When you cut carbs from your diet, you’ll drop five to ten pounds in a week. It isn’t purely fat loss because that would be impossible. You would have to create a weakly caloric deficit of 18,000 to 36,000 calories. To put this in perspective, the weekly maintenance caloric intake for a 180-pound man is approximately 20,000 calories a week. People focused on quick fixes get motivated by the immediate results it produces. Unfortunately, motivation is quickly replaced by disappointment when their rate of weight loss slows down to the normal one to two pounds per week that sensible dieting produces.
I focus on habits and lifestyle because they produce permanent weight loss, which is what we really want. We don’t want to achieve a number on a scale as much as we want to improve our appearance in the mirror. How many of the people that you know who stay thin year after year eat a low-carb diet? How many simply control their portions, reduce their carbohydrate intake, and eat a relatively clean diet consisting of unprocessed foods?
The whole mentality of doing a diet connotes a quick fix mentality. It is our habits that make us who we are, not what we do for 10-weeks. When someone tells me that I don’t need to work out every day or eat clean because I am thin, they just don’t get it. It is the habit of daily exercise and eating unprocessed foods that is responsible for me being thin. Even if you understand the importance of routines, you’ll be too ambitious if you focus on quick results. Focus on habits, and the results will take care of themselves.
We want to shrink the habit down so small in the beginning that we can do it on our worse day. That is why we will focus on shrinking the commitment. Big changes, like eliminating an entire food group, are dramatic. Unless you are exceptionally committed, your Elephant is going to eventually reassert its autonomy by eating a boatload of carbs.
We want to shrink the change by focusing on taking small, sustainable actions because they don’t require much motivation or willpower. Since motivation is as capricious as our mood, we’ll rely on willpower instead. Another advantage that willpower has over motivation is that it’s developed through repetition, not diluted by it.[iv] An over-reliance on motivation is at the root of most people’s failure to create good habits.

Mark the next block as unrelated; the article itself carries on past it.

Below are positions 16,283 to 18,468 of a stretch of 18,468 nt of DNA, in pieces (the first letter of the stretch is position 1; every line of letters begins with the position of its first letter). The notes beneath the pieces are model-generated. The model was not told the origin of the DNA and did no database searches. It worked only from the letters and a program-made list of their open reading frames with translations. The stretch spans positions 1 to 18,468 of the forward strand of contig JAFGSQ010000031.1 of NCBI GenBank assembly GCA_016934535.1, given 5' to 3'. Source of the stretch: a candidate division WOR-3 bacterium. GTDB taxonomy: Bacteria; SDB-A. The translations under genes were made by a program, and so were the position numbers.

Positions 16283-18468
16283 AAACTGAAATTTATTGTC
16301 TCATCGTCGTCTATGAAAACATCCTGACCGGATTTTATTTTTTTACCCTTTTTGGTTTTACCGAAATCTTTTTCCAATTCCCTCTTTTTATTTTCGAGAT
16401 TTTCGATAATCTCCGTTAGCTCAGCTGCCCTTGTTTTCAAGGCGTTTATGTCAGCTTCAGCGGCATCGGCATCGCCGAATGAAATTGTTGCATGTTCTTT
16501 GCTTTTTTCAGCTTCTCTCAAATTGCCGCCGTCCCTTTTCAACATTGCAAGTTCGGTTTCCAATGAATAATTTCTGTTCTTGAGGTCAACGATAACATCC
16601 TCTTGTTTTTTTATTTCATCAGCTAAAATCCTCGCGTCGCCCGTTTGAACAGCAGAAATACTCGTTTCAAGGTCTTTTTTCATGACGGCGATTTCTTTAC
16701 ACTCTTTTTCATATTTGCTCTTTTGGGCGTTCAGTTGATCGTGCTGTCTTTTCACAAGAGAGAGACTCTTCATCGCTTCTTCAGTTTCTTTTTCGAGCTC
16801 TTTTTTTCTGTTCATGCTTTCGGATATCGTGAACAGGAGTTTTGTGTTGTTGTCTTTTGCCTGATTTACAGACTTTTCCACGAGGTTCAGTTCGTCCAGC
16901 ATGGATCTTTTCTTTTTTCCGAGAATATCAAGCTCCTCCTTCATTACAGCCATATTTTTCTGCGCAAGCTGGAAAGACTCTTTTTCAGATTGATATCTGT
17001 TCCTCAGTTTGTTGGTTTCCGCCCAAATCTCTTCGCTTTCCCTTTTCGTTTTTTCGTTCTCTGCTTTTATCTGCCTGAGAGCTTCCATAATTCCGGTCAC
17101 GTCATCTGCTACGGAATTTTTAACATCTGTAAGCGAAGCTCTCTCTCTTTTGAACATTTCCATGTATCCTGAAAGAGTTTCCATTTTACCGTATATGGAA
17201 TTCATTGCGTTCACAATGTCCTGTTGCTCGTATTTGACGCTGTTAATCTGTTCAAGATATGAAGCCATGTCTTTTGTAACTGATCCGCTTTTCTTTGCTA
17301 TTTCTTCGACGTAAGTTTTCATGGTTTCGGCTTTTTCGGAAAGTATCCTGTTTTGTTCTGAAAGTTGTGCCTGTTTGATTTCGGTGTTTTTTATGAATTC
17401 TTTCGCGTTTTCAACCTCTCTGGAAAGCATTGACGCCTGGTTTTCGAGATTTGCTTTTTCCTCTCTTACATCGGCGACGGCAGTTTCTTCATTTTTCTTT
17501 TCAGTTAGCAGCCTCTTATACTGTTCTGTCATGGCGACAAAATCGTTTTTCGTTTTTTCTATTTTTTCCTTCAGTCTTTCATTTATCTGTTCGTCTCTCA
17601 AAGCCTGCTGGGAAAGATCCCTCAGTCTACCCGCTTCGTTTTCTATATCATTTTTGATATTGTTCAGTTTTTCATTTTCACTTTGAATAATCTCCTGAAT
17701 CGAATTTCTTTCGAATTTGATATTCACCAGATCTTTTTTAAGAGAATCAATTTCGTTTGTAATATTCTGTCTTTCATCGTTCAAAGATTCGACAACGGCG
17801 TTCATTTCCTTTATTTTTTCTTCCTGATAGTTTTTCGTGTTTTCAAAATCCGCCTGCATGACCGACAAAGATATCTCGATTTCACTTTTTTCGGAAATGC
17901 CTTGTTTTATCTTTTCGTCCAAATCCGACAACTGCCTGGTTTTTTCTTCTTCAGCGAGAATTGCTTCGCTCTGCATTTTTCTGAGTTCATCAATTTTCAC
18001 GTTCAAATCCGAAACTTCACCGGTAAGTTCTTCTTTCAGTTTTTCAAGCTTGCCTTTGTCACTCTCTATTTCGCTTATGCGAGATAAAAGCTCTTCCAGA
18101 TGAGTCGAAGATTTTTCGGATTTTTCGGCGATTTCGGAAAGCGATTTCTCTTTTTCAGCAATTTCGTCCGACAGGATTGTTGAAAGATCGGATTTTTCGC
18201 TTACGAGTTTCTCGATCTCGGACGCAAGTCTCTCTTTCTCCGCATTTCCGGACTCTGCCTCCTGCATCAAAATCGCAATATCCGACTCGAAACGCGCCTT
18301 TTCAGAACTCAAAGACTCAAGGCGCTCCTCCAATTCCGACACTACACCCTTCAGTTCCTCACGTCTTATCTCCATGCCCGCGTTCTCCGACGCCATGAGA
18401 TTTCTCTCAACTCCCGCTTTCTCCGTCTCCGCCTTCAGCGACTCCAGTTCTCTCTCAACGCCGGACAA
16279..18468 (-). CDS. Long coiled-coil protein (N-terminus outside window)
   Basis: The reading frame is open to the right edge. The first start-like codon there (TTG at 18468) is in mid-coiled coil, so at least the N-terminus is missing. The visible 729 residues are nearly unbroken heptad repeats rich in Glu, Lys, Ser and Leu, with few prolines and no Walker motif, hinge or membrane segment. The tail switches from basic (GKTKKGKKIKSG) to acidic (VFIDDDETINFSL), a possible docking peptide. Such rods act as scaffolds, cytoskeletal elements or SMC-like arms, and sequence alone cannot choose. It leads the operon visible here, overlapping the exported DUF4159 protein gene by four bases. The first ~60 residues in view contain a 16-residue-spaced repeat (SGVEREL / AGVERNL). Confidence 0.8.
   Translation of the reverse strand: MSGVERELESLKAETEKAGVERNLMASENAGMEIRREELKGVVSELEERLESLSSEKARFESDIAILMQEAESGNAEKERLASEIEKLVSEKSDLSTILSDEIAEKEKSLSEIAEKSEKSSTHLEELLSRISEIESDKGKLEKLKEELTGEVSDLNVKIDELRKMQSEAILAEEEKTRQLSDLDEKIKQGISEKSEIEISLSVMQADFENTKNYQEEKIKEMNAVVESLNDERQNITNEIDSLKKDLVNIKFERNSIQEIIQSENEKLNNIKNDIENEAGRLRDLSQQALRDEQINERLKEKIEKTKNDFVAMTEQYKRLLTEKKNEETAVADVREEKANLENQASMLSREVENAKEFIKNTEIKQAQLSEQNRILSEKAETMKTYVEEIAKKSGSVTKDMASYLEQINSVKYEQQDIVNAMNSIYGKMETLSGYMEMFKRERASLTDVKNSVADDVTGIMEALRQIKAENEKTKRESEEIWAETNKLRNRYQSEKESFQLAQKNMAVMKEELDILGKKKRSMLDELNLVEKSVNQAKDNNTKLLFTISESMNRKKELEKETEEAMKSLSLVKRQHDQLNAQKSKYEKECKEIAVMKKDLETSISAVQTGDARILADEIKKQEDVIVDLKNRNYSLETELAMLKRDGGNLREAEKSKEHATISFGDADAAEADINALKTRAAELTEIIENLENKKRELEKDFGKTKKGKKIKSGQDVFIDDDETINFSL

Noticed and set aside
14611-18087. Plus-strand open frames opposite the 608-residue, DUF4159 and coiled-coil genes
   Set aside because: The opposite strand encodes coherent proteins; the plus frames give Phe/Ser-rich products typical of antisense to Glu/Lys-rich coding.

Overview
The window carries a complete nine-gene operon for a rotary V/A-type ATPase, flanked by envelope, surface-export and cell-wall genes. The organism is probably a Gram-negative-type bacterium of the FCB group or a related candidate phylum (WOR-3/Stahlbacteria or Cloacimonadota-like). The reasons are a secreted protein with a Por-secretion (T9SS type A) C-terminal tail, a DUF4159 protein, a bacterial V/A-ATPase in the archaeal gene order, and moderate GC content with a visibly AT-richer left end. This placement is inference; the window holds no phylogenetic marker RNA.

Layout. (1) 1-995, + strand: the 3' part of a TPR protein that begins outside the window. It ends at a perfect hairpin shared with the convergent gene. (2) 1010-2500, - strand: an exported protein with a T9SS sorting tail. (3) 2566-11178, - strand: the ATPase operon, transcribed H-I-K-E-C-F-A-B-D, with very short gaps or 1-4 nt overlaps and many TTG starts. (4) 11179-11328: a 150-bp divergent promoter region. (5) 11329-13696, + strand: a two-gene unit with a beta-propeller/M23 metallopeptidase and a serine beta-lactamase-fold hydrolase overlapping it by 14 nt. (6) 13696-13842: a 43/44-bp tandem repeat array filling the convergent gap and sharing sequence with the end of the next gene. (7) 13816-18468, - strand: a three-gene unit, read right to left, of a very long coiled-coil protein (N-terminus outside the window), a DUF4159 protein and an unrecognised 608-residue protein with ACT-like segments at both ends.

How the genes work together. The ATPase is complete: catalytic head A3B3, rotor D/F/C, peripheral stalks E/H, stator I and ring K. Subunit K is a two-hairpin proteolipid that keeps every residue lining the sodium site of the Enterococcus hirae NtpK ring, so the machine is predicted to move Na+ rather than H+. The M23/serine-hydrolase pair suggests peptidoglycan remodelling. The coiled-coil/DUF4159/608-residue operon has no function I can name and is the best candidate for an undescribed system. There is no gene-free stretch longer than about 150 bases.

Keystone habits, like regular exercise and adequate sleep, improve our willpower by reducing our stress and fatigue levels. Stress and fatigue sap our willpower, so anything we can do to reduce them will improve our odds of developing good habits.
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[i] Oaten M, and Cheng K, “Longitudinal gains in self-regulation from regular physical exercise,” Br J Health Psychol. 2006 Nov; 11 (Pt 4):717-33.
[ii] Madelyn Fernstrom, Ph.D I, The Biggest Loser’ contestants gain again: Why weight keeps coming back, Today.
[iii] Benjamin Gardner, “Making health habitual: the psychology of ‘habit-formation’ and general practice,” 2012 Dec; 62(605): 664–666. DOI: 10.3399/bjgp12X659466.
[iv] Muraven, Mark, Roy F. Baumeister, and Dianne M. Tice. “Longitudinal Improvement of Self-Regulation Through Practice: Building Self-Control Strength Through Repeated Exercise.” The Journal of Social Psychology 139.4 (1999): 446-57.)